If you are in the construction business, I’m sure you are always asking yourself how you can take what you do and make it better—whether it’s installation, developing new products and techniques, or finding more efficient ways to get the job done. We have to keep up with the times, and time seems to be moving quickly. Natural thin stone veneer is not new to the market, but it has been growing at a very rapid pace. If you are in the stone industry, you know about all the uses and applications of natural thin stone veneer. If you’re not in the industry or the construction field, then there is probably a lot you don’t know. For those of you who are not familiar with natural thin stone veneer, here is a quick introduction.
Natural thin stone veneer is real stone cut to approximately one inch thickness, weighing no more than fifteen pounds per square foot. This is important because it enables your contractor the ability to install stone without building a block or concrete base that has to support the weight of a full bed stone. Full bed veneers are stones that range from four to six inches and are used in any vertical application. They can weigh up to fifty-five pounds per square foot, which is a lot of weight to support. This is one of the reasons why natural thin stone veneer has become so popular. Another great thing about natural thin stone veneer is most products have corner pieces, which means if the job is done right it should look just like a full bed veneer.
The options of color and cut have increased dramatically with the growth of the business and with more players coming into the marketplace. The cut is very important in your design, so let’s break it down.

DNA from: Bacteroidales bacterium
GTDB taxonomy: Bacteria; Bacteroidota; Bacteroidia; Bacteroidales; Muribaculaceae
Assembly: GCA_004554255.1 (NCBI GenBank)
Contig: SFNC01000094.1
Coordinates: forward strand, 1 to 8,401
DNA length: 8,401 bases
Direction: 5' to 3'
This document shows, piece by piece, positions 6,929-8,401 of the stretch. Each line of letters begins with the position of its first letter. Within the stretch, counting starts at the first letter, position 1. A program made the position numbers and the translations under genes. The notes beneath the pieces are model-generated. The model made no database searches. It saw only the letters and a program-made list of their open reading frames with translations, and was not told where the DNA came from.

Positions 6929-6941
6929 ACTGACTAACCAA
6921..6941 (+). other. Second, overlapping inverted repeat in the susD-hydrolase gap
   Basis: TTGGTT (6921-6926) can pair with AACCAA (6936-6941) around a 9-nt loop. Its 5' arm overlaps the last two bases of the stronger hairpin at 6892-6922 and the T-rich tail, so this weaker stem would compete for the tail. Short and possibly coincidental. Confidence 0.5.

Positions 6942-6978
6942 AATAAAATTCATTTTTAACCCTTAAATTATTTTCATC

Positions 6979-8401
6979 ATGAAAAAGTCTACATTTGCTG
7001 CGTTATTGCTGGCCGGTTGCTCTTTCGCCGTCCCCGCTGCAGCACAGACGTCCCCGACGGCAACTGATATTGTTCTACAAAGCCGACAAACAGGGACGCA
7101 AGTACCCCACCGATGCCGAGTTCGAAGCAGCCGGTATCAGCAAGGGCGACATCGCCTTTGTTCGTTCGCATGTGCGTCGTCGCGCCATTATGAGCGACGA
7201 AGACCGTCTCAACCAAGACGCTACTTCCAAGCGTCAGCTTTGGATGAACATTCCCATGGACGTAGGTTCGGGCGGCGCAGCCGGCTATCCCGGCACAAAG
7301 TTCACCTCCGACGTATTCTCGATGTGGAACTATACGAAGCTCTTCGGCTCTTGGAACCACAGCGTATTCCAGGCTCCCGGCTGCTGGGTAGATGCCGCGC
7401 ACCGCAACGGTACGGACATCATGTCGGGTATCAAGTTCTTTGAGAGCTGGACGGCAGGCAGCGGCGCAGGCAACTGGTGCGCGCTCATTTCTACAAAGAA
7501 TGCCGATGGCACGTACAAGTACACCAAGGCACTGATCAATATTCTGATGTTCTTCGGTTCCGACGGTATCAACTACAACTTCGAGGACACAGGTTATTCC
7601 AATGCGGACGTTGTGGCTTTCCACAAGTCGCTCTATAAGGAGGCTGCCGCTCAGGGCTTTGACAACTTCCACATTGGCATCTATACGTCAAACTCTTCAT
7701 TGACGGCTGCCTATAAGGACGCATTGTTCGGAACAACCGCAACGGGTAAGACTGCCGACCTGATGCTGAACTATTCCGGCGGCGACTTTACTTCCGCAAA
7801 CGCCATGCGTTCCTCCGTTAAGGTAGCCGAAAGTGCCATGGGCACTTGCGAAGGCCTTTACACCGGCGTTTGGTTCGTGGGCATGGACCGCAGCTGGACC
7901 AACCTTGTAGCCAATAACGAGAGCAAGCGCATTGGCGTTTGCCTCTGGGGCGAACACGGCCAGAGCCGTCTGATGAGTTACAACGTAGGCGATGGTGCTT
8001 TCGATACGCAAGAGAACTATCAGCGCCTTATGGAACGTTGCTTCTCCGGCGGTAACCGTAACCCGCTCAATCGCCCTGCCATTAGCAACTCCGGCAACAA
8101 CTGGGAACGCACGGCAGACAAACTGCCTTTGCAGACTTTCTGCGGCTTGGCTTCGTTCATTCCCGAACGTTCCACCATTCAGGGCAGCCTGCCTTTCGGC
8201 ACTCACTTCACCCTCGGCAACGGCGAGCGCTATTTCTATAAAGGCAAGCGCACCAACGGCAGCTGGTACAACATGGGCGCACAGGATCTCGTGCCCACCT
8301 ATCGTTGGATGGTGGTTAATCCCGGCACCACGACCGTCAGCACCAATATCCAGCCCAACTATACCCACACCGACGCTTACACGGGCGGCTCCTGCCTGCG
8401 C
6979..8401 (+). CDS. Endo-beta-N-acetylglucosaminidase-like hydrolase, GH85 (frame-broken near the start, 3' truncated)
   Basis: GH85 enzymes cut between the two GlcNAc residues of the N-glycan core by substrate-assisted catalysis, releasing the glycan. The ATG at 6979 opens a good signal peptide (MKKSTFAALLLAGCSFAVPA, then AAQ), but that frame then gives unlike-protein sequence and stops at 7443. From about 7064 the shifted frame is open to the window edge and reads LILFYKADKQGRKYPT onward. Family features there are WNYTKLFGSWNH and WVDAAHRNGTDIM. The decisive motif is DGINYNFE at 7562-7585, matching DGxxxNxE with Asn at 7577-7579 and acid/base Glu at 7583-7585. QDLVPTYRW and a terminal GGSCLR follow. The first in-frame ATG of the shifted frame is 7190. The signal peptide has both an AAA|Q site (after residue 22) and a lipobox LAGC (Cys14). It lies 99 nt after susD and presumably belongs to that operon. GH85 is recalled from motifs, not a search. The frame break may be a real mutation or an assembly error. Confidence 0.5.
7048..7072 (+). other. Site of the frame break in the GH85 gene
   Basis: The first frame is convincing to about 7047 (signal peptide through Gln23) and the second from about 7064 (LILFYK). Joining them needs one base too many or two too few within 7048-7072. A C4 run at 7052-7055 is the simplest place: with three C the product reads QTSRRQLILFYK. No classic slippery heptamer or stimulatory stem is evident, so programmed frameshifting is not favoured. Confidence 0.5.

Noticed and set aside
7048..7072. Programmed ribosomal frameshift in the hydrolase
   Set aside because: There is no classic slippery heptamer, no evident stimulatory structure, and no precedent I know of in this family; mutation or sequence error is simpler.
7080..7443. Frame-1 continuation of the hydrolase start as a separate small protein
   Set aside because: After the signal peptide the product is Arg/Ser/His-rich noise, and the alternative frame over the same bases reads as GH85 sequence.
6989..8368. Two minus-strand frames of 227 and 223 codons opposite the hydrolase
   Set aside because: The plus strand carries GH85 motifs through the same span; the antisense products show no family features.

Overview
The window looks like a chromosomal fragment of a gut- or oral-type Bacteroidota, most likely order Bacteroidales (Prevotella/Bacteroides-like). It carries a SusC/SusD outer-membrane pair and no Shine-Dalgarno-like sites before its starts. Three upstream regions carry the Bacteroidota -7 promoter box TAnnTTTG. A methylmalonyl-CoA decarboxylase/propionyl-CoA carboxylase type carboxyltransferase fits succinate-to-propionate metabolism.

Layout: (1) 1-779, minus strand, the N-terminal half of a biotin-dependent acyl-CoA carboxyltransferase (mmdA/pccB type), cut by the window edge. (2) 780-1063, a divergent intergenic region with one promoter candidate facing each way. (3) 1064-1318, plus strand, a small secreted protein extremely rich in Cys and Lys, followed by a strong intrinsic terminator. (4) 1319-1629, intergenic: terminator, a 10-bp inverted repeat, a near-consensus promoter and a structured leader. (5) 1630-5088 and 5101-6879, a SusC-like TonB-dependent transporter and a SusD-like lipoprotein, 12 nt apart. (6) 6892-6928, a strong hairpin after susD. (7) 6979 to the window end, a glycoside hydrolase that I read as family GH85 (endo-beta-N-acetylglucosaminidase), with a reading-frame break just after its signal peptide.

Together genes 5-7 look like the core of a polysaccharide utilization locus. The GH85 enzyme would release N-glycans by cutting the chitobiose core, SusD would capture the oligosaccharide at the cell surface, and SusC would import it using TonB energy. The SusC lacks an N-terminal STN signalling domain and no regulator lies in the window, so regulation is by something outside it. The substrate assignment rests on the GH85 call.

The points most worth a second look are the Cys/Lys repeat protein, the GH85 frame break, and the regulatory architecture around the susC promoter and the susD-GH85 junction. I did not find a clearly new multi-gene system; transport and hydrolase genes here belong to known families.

Idaho Fieldstone (Round): These are natural shaped round and ovals that have a balance of size. They’re great for that old farm look or for oceanside communities. Farm walls or country fireplaces are a very desirable look, especially in the northeast and mountain areas.
Square and Rectangular: This cut enables you to get an excellent ratio of size which is a plus for larger applications. It’s a great choice for a classic “old world” look..
Ledge Cut: Ledge cuts are smaller in width two to four inches and have varying lengths. If used alone they can create a “stacked” look and are an excellent choice for contemporary designs.
One last point on cut: you don’t have to be married to just one. Some of the best stone work has a mix of all cuts, so if you are bold in your design, mix it up!
Let’s talk about application. To make it simple, I use this rule: “Masonry on Masonry.” Natural thin stone veneer cannot be applied to wood, drywall, or any other surface that is not masonry. It must have some kind of moisture barrier, unless being applied to a solid concrete surface. The mortar mix you use to set the stone is also very important. There are a lot of great products on the market that are made for thin stone installation. Some are premixed mortars with everything you need in the mix. There are also different types of fortifiers on the market that are used to mix in the mortar to give them a stronger bond and more flex for changes in temperature and moisture. Most natural thin stone veneer suppliers will have all this information in their brochures and on their websites. The more you educate yourself on the stone, cuts, and installation the better off you will be. When you hire your contractor you will have enough information to ask the right questions, get the look you want, and save you and your contractor a lot of leg work.
When you incorporate stone in any type of construction, whether it’s commercial, residential, inside, or outside, nothing can compare to real natural stone. Rustic, high end, contemporary, or something in between, natural stone is a must for any design and natural thin stone veneer can make any job happen